Today, Skimm’bassadors are charged with representing theSkimm in their local communities and helping the brand grow through word of mouth. In return, they get a lot more than just the opportunity to show off a fancy tote bag or a Skimm-branded iPhone (to be fair, their iPhone cases are pretty sweet).


Weisberg and Zakin realized there was an opportunity to create something much bigger than just a daily email when Skimm’bassadors formed their own tribe and started hosting meetups (in its first year, the program grew from 200 members to over 6,000). The promise of meeting other women like themselves — not to mention the cachet that came with being a Skimm’bassador — was the secret sauce that turned a simple newsletter into a movement.


The numbers speak for themselves. At last count, there are currently over 13,000 Skimm’bassadors and the founders estimate that almost 20% of their overall growth over the last 3 1/2 years is directly credited to the relentless efforts of their super fans who love spreading the word.




Skimm’bassadors meet up in cities across the country at Sip & Skimms. Photo courtesy of theSkimm’s Facebook page.


In an era when companies big and small are competing for every last second of our time, it’s awesome to see how theSkimm is inspiring millions of women to meet each other in their very own community.


The journey from zero to 3.5 million starts with making a few key decisions upfront


Three takeaways stand out to us from theSkimm’s successful leap from simple newsletter to thriving community. If you have a brand, a blog or a business, these same lessons apply to how you think about creating your own breakout success:


1. Identify a clear mission and who you AREN’T serving upfront.Businesses in 2016 can’t go broad early and survive. By picking a specific niche, knowing exactly who you’re serving and — even more importantly — who you’re not serving, you can create the initial love you need to ultimately breakout. When you think about your market, can you picture a specific person who loves your brand? What makes them unique or sets them apart? If you can’t see them, you may need to go back to the drawing board until you can.


2. Build your brand one person at a time. theSkimm brilliantly captures the attention of their readers by writing to a single person in a voice that feels intimate and immediate. If you want your followers to fall in love, you have to speak to them directly, one person at a time.


3. Keep it simple. Custom software development and fancy plugins might feel like a necessity, but theSkimm proved that simple ideas delivered with the right intention just need to get in the hands of the people who can benefit from them the most. If that means testing out your great idea using a free MailChimp account or setting up a free community that can later grow into something bigger, do it. Focus first on who you serve and what value you bring with the least distracting MVP (minimum viable product) that you can. When you get the basics right, you can always add the bells and whistles later.


Great, now what? 


Here are three specific questions to get you started:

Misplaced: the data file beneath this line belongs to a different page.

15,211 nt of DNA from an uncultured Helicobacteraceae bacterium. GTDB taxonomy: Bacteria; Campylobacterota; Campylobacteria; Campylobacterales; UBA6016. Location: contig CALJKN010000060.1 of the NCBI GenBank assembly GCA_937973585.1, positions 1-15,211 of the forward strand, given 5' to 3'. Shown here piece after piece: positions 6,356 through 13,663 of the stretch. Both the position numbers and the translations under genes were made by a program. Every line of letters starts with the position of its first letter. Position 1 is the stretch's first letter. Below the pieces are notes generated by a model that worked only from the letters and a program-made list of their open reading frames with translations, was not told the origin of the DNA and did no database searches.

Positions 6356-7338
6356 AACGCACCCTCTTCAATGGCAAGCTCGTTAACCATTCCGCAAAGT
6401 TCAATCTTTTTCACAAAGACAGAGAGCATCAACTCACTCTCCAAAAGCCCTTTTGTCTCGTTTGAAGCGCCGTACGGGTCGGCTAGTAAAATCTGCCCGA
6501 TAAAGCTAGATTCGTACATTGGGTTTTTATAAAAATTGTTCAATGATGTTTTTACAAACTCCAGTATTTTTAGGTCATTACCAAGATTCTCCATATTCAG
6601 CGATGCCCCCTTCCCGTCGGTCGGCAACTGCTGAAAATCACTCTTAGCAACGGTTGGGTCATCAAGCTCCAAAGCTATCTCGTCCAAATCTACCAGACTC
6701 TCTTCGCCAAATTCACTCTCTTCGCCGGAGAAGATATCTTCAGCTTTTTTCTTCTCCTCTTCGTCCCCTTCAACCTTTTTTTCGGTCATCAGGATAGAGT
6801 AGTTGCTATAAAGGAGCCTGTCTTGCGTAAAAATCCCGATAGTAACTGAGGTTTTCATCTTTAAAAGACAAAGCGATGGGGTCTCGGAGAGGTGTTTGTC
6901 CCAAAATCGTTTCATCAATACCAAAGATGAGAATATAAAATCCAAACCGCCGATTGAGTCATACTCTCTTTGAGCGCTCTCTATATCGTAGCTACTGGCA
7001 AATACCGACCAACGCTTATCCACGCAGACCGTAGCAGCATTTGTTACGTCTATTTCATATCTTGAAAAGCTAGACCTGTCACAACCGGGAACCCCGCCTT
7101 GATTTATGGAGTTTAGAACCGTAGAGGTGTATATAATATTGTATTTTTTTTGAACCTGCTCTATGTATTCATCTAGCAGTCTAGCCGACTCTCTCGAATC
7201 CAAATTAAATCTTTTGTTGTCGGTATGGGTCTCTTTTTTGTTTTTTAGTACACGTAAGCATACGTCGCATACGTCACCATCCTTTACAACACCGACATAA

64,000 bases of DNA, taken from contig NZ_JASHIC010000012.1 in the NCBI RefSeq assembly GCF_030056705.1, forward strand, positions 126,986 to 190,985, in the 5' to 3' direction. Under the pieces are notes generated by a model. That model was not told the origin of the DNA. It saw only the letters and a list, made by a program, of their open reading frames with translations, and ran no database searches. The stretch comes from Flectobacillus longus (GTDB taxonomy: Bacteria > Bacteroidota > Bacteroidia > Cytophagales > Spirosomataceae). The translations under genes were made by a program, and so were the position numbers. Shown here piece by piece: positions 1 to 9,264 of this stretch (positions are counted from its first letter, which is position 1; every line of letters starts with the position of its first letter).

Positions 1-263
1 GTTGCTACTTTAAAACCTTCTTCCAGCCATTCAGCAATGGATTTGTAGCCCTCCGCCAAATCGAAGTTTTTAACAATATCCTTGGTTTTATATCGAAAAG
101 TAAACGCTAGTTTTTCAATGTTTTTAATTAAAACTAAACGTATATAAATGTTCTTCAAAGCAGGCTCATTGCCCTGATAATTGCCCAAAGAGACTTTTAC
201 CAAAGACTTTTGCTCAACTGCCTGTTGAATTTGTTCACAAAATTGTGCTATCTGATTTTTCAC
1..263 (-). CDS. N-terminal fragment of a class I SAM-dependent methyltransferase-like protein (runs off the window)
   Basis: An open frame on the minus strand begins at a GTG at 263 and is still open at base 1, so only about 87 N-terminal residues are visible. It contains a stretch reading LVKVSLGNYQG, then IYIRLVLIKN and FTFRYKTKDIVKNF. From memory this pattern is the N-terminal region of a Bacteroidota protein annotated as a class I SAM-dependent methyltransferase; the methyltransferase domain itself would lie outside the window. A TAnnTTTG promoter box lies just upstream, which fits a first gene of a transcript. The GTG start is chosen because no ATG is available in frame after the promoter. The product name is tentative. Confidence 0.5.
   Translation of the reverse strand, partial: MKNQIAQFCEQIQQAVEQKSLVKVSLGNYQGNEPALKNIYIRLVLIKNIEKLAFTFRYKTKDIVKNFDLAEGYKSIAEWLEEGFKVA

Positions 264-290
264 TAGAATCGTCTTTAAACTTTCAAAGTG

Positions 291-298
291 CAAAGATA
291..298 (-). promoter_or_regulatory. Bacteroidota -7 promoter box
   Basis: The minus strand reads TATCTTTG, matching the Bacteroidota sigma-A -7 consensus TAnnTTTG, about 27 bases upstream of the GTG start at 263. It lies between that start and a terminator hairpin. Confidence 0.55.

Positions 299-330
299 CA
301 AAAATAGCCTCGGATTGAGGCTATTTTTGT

Who are the people that LOVE — not just like — your brand? Why do they love it? For theSkimm, they zeroed in on exactly who their army of ambassadors could be when they decided to go after millennial women and talk to them as one knowledgeable best friend to another really busy one.


Where can you find more of these people? If your early fans are telling you how much they love what you offer, tap those folks first to see if they can help you cultivate more fans. Weisberg and Zakin wrote back when their early fans sent them feedback and asked each person to share theSkimm with five friends. Guess what? It worked.


How can you reward your ambassadors with more than just material perks? Discount codes are great and everyone loves free swag, but your most loyal members will value the identity, status, recognition and relationships they have because of you. If you have the opportunity to introduce your ambassadors to each other (via informal gatherings, feedback sessions or even a place where they can learn from each other), that kind of reward will pay off indefinitely.

Now, it's your turn!

Tell us: How do *you* encourage your best customers or subscribers to be ambassadors for your brand? Have you rolled out a referral program or rallied your biggest supporters to share their feedback with you?


Share your story in the comments below!


3 Comments 3
Level 7

How TheSkimm Used Their Most Passionate Fans to Get 3.5M Subscribers

This is such a wonderful business these entrepreneurial women created together. I just subscribed and am looking forward to something new every day!


Level 6

How TheSkimm Used Their Most Passionate Fans to Get 3.5M Subscribers

I read it every day! Since their target are millenials, and I'm not a millenial, it makes me feel 25. But besides that, it's awesome information put into a really fun-to-read format. I love it! 

Level 7

How TheSkimm Used Their Most Passionate Fans to Get 3.5M Subscribers

That's awesome, Leslie! It's great to hear from another voice in the news media that's more light hearted and fun.